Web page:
He laughs at it, backing up slowly… In fear, the creature spits goo in his eyes…

What Nedry doesn’t realize is that Dilophosauruses understand the mentality of single motherhood. Quickly two others appear to the aid of the first, and with little effort, they gut him using their sharp hook-like talons.

nedry dead

There’s strength in numbers. Asking for help is a good thing.

2) Create your own identity


One of the most interesting women I spoke to about this was a friend of mine from college named Spider. Interestingly enough, when I knew Spider some years ago, that wasn’t her name. Her name was something more girly and I’m not going to use it, as she doesn’t use it anymore. Spider changed her name after her divorce, and I always wondered if it had to do with her new role as a single parent, and she told me it did.

“The decision to change my name is very much connected to being a single parent. When my husband left, without warning, it felt like an end; an end to my life as I knew it. I knew I wanted to – had to start a new life, a life of being strong and independent, of being the mother my children needed and the woman I wanted to become. Spider embodied all that I wanted to be; strong, but playful.”

Spider took on her new role fiercely.

“I am always, always on. I am the only person responsible for dealing with kid raising, which means a great deal more pressure to always make the right choice or have the right response…to which eventually I have had to acknowledge that I am human, and will make mistakes. I make a habit of apologizing to my kids when I do fail to handle things perfectly all the time….Having the kids all the time, on my own, means that I have to forgive myself for sometimes falling down – because I’m sick, or tired, or emotionally done – and forgive that in those times, the kids have more electronic time than I would prefer, and the chores don’t get done. In addition, there are a lot of things I did as the stay-at-home mother that have simply had to fall off my list or become less frequent– baking, hosting parties for the kids, helping out other mothers.”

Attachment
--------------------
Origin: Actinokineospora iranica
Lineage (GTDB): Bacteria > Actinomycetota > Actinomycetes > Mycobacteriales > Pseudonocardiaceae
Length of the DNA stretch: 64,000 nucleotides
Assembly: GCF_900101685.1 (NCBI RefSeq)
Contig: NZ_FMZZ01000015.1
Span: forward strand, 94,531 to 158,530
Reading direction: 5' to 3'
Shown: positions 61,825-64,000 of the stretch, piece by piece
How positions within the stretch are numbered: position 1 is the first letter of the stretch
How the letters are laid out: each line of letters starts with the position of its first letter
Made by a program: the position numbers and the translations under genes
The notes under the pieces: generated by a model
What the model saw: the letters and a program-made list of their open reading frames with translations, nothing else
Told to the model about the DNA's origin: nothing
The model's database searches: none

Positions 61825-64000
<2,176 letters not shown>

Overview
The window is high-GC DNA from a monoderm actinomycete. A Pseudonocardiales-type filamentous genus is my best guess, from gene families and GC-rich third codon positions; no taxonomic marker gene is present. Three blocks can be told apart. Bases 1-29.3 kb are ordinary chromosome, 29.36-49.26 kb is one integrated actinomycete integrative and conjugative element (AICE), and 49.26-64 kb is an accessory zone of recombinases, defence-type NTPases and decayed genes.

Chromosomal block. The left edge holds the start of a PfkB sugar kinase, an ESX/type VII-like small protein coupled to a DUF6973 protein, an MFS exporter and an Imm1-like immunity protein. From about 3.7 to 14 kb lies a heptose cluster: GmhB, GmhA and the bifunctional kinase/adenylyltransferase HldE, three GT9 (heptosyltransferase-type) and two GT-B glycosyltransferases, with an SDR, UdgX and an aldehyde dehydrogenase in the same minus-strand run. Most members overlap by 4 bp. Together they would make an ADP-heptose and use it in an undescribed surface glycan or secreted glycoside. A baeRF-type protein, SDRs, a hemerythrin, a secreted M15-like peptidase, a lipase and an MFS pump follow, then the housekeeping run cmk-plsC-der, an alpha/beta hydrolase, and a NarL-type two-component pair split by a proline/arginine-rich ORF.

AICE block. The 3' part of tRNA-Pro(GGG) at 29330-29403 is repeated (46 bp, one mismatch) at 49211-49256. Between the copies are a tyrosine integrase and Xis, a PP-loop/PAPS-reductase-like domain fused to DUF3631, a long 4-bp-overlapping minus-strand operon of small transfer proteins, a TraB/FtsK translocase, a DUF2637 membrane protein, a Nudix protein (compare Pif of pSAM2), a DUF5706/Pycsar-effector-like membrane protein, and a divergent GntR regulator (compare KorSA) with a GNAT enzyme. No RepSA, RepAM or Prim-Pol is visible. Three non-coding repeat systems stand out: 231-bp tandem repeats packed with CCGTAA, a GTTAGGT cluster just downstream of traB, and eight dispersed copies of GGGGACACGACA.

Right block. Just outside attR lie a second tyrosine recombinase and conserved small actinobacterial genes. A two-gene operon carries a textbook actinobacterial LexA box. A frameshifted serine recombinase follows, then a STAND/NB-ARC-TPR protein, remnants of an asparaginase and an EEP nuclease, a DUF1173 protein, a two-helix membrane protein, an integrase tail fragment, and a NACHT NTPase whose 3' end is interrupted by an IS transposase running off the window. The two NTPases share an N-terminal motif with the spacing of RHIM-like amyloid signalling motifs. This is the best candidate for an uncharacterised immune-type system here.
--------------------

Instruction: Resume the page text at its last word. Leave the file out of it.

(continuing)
Asking for help… Forgiving yourself… So far, these are life lessons I can use.

3) Be proud of who you are:


My friend Jennifer, a brilliantly witty writer who divorced after fifteen years of marriage and two kids had this to say:

“After my divorce, a part of me was excited about dating again… But suddenly, I began to panic. I wasn’t twenty-years-old anymore. My body didn’t feel the way it used to. A lot of the confidence I’d had was gone. I wasn’t tan or in great shape. I’d spent years singing Old MacDonald in the dark, and rarely shaving my legs… I faced a large and expensive battle with my ex-husband and I emerged like a shriveled white cave worm, crawling to light… I’d even developed something called a Uterine Hernia… My Uterus was literally starting to fall out of my body… I was reminded of the words of actress Olivia Wilde, who lamented her first marriage publicly, when she announced… ‘That man has killed my vagina.’